Chian-Li Hsu, a palliative care volunteer at Vancouver General Hospital, is sharing his knowledge on what a "good death" means in his book "Being With You Till the Last Moment."
Over the eight years he spent at the bedsides of patients in their final days, he learned that just sitting with them, holding their hand, and listening to their final thoughts is what helps people find the most peace when being ushered toward death.
"Some people have lived a fulfilled life and they are well prepared for the journey and they can live a good death, the term I use.
For others, there is unfinished business or some regrets or they are so afraid and they don't understand where they're going, so I think that fear does them in a lot of the time," he said.
The book is formed from stories collected during his time providing care at VGH and at Saint Mary's Hospital in Luodong in Taiwan.
Hsu says that although his job can be difficult and emotional, he always tries to take something away from each patient he helps.
"I have to keep reminding myself what I'm there for. I'm not only there to provide comfort, to provide my service, but also I'm very grateful that it's an opportunity for me to learn."
A sense of spirituality acts as a central element in how Hsu approaches his time with patients.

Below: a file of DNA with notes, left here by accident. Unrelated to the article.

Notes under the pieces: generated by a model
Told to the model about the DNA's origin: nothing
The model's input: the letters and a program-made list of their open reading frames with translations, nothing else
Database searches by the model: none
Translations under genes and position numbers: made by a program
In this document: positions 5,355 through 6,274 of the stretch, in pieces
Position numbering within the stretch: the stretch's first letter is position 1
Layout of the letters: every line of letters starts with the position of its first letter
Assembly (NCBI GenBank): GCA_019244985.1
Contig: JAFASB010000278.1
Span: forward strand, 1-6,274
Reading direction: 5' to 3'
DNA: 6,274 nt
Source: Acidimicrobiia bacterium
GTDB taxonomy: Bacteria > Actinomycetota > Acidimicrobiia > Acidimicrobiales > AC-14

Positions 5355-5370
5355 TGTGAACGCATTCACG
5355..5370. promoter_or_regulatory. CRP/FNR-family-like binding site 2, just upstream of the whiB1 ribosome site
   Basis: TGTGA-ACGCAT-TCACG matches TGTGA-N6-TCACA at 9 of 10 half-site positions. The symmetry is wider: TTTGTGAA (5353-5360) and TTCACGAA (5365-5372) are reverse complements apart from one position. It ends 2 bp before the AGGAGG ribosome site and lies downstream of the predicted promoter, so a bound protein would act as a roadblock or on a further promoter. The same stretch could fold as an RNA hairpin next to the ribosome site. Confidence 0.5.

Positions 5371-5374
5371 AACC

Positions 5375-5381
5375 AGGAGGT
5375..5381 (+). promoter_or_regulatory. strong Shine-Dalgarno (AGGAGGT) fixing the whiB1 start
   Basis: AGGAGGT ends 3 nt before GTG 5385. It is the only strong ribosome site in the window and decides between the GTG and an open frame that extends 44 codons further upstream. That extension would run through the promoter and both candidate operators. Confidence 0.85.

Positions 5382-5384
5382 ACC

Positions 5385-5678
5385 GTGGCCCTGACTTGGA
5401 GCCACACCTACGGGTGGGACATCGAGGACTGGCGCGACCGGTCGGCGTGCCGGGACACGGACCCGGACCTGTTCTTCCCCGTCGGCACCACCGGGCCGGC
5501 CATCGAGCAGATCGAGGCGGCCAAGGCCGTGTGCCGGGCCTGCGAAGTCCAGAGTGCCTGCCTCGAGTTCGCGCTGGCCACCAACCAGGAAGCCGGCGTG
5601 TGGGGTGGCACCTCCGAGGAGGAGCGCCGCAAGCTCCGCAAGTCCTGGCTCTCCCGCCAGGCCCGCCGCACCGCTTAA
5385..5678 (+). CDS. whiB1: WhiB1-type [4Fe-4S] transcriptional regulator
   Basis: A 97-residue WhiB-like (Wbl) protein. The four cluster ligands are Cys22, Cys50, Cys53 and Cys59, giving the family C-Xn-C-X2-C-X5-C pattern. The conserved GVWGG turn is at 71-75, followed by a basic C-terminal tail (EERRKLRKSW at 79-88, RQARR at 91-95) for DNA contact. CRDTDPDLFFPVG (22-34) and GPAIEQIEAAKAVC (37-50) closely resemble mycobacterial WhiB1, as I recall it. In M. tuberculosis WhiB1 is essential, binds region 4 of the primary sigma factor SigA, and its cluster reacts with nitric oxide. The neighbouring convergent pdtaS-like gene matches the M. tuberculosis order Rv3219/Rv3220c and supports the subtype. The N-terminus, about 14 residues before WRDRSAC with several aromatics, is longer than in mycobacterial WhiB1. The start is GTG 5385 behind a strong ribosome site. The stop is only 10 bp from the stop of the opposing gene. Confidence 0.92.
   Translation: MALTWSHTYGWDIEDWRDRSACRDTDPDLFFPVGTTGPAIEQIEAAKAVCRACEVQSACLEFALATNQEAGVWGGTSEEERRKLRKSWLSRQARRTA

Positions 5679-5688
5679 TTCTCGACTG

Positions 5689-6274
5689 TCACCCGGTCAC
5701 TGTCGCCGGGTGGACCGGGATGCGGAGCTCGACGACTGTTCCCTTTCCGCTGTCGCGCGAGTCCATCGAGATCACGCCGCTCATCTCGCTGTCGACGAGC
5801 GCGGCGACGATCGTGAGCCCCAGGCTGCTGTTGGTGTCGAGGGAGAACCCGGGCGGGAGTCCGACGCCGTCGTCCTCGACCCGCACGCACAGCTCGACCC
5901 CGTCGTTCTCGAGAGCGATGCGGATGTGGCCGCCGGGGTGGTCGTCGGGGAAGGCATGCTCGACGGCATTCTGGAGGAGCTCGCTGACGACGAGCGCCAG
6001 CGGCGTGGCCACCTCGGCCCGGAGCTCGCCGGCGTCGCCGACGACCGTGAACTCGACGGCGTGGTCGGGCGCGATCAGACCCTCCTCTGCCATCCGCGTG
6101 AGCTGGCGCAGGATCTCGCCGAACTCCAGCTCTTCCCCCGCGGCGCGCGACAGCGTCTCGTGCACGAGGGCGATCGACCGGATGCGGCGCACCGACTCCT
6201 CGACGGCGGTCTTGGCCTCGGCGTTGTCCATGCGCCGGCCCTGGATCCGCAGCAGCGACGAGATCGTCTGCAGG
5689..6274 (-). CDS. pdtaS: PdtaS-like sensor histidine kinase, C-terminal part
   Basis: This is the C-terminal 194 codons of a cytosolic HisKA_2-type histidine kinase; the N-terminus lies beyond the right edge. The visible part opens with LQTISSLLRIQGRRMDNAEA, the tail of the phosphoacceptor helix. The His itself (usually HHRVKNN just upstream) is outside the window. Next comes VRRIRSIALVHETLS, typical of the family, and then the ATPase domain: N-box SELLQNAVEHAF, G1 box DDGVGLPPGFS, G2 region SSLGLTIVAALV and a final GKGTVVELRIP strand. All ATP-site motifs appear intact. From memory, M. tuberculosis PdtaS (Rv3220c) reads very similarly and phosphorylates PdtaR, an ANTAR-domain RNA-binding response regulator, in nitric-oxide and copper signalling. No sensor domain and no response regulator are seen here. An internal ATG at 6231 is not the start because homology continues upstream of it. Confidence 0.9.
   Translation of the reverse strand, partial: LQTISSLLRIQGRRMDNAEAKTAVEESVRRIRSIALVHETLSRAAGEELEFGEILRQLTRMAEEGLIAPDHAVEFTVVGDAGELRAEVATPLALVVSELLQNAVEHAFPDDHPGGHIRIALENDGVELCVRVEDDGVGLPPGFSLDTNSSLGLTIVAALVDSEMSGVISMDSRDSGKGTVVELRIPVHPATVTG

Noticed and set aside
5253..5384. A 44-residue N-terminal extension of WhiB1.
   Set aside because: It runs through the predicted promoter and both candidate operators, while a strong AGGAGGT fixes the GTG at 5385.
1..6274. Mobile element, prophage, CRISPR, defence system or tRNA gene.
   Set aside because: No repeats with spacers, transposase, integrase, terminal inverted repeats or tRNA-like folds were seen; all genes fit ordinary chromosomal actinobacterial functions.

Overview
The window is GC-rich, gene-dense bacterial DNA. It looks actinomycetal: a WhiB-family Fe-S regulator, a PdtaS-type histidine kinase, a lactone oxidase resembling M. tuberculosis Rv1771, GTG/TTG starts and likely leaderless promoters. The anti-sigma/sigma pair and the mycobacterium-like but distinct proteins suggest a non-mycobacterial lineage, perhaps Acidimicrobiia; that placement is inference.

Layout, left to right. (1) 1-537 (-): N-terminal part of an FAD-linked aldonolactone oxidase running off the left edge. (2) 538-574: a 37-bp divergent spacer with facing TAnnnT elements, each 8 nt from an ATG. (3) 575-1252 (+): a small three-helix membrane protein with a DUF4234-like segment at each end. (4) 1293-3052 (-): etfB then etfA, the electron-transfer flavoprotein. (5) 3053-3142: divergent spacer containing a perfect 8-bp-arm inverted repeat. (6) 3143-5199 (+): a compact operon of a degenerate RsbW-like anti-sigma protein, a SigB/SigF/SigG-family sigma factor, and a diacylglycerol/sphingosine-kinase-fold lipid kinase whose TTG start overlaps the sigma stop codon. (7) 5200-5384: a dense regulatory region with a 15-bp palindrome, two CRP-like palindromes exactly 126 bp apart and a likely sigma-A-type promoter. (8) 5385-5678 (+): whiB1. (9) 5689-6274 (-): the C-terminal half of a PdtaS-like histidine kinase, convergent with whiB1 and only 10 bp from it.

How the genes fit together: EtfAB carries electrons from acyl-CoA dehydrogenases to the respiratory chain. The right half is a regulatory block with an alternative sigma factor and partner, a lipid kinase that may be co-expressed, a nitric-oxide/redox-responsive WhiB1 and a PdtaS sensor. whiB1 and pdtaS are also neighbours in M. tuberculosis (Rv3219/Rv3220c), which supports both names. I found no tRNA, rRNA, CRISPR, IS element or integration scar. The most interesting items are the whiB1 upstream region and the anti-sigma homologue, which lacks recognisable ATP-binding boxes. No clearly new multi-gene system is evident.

He says that, while religion is not important in his job, he asks his patients to have an open mind and to try not to see death as the end.
"When they are prepared, and when they understand that they are going somewhere after they are finished their life on this earth, they understand that death is not the finish. It's the beginning of a new journey," said Hsu.
The job of palliative care in Canada is much more established than the position in Taiwan, according to Hsu.
Nurses and doctors at the hospital he volunteered at in Taiwan were more open to alternative methods of healing like massage.
He shared a story about a tradition in Taiwanese care wards, explaining that once a patient dies and the stretcher is rolled out of the ward, all of the nurses will stand at their station and attendants with no pressing duties will follow the stretcher to the elevator.
"When the elevator doors close, they bow to say goodbye and to say thank you to the patient they've served. That's really touching."
Hsu has had the opportunity to share some of the practices used in Taiwan with the team at Vancouver General Hospital and believes that by understanding the methods used in other parts of the word, palliative care workers can provide a more peaceful experience and a "good death" for more patients.
"I think it's a very wonderful thing. That kind of exchange and sharing is very wonderful and it will benefit both sides."
Chian-Li Hsu will be presenting his book, written in Chinese, on palliative care at this weekend's TaiwanFest.
His talk will take place at 2 p.m. PT on Saturday on Granville Street between Smithe and Robson.
With files from the CBC's On The Coast.
To hear the full interview listen to audio labelled Palliative care volunteer presents stories collected from the last moments of life.